Monday 3rd August 2020
Mrs Sale’s birthday celebrations continued into Sunday and so this morning I awoke feeling a little jaded.
As we still had friends staying with us I promised to take the day off. Probably just as well as the best that I could manage was to drink coffee and try to consume my own body weight in bacon sarnies.
With the Lake District being so busy during August I have made the decision to avoid it as much as possible.
Normally at this time of year I avoid the national park completely. Fortunately this year I have a number of 1-2-1s booked for August so that is not possible. 🙂
And I also have my ‘far eastern fells’ project that has me climbing some of the Wainwright fells close to where I live at least once a week.
But apart for that I want to avoid the Lake District for a little while.
Instead I am going to spend some time exploring part of the Yorkshire Dales. Orton Scar and Great Asby Scar where added to the Dales in 2016 when the boundary was extended in 2016.
I started this morning with a familiar location. The monument on the summit of Beacon Hill on Orton Scar.
I was treated to a wonderful sunrise before it started to rain.
I gave my ‘My Journey’ talk to Faversham and District Camera Club this evening.
Once again I delivered the talk via Zoom and the feedback that I received was largely very positive.
I would like to do more in the future but still haven’t found the time to start marketing my talks.
If you belong to a camera club and would be interested in having me speak to your members please get in touch via my about page.
This morning I decided to climb Tarn Crag in the far eastern Lake District.
I parked at the head of the Longsleddale valley and hiked up via Brownhowe Bottom. It took a lot longer than I had expected and I didn’t make it to the top for sunrise.
This didn’t really matter all that much because when I did finally make it I was greeted by a wonderful cloud inversion.
Back to Great Asby Scar this morning to scout out a few locations ahead of a 1-2-1 tomorrow.
Stephen Kennedy is joining me for 3 shoots in the next 2 days, the last of which on Saturday afternoon will be here on the edge of the Yorkshire Dales.
There is a lot of potential here and I wanted to add a new location to the handful that I already know.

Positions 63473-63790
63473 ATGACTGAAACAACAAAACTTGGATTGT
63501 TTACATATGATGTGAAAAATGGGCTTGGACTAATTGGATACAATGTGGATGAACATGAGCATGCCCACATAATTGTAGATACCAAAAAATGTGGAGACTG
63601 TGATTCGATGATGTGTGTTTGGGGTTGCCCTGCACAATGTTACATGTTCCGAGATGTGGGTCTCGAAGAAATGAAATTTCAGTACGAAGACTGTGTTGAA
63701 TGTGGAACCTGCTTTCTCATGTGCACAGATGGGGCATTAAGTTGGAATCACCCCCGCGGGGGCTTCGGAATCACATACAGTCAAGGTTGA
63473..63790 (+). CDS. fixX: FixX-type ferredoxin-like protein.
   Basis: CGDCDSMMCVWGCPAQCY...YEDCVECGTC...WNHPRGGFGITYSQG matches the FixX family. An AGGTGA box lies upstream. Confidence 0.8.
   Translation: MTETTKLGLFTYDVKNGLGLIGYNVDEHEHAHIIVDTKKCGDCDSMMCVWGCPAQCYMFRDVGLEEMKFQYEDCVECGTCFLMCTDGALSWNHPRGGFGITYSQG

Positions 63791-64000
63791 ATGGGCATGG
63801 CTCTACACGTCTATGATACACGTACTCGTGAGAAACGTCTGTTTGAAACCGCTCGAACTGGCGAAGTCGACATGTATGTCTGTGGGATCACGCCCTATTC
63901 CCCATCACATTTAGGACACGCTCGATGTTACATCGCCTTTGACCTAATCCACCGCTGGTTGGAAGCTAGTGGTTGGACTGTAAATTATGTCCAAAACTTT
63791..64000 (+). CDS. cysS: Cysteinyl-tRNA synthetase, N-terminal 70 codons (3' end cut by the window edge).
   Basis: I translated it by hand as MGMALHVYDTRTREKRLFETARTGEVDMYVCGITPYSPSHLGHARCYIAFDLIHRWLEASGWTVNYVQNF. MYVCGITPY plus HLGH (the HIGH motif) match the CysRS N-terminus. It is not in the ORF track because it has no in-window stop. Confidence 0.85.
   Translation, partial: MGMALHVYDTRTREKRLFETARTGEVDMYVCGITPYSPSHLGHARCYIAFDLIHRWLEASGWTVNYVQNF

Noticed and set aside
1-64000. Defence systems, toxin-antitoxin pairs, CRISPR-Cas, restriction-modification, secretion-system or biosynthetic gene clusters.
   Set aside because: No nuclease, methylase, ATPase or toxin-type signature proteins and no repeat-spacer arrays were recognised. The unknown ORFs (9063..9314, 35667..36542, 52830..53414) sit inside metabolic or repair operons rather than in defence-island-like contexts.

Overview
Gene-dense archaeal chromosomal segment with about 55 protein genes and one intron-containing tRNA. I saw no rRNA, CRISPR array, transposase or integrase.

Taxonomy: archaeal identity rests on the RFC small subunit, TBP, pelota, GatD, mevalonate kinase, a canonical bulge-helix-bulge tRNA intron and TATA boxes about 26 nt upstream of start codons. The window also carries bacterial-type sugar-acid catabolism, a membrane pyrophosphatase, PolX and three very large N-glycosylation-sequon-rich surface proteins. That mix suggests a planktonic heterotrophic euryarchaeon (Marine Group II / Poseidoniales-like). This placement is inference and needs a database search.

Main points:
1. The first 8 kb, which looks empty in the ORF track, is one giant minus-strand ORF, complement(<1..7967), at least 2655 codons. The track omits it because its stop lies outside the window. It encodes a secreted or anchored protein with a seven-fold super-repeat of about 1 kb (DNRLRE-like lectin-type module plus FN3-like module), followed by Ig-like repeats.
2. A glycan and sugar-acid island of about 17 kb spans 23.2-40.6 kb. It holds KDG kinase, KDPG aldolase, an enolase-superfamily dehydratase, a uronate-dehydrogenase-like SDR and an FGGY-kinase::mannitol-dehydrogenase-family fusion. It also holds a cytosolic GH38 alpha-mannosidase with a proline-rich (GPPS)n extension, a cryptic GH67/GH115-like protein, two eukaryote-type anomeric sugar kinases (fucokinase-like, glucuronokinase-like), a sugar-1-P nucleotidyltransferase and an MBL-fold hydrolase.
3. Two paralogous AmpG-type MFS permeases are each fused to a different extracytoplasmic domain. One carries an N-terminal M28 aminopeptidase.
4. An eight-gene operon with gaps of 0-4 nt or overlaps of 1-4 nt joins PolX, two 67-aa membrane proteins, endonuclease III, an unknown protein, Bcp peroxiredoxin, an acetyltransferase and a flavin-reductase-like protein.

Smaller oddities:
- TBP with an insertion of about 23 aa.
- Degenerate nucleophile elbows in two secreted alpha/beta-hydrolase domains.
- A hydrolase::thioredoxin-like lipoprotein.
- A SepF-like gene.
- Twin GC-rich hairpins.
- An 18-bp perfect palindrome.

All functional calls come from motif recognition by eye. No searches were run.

My eye was drawn to a classic shot of a lone tree surrounded by limestone.
I returned home from Great Asby Scar reasonably early and spent the rest of the day in the office before meeting Stephen and heading off to Haweswater.
Stephen was looking for some help with composition and the plan for this evening was to explore the derelict cottages above the reservoir. We focused on combining foreground and background elements in order to add depth to a composition.
This will prove very useful indeed for tomorrow morning when we head up Beda Fell near Ullswater.
Stephen and I were up early this morning for our hike up Beda Fell.
We parked at St Martin’s Church and started our ascent in the dark. I found it hard going, far harder than it should have been. Sometimes it’s just like that for me.
Nevertheless we still made it to the summit for sunrise. It was a clear morning and so the best shots came before the sun was too high in the sky.
Afterwards we descended via Dale Head, chatting all the way back to the car (it’s much easier to do that on the way down than it is on the way up).
Stephen and I had first met back in January when he attended one of my workshops at Derwent Water. He is very easy to get along with, fine company and I had been looking forward to today for quite some time.
I was pleased by the progress that Stephen had made during the first 2 sessions and was confident that he already had a few good images.
I had a few hours before Stephen and I were due to meet for our final session so I grabbed some well needed sleep when I got home.
As the Lakes is so busy at the moment it had been my suggestion that we had an afternoon shoot at Great Asby Scar.
This would be a real test for Stephen. A completely different landscape from the one that we had been working for the past two days. And because of the harshness of the light he’d also have to work in black and white (probably).
To my great delight Stephen came through with flying colours, nailing 2 compositions of the tree that I had scouted yesterday.
And he did so with very little input from me. It was a joy to see.
We parted with plans to meet up again at the end of the month and I am already looking forward to it.
After a busy and at times extremely rewarding few days I decided to have the day off to recover.
I am already looking forward to tomorrow. 🙂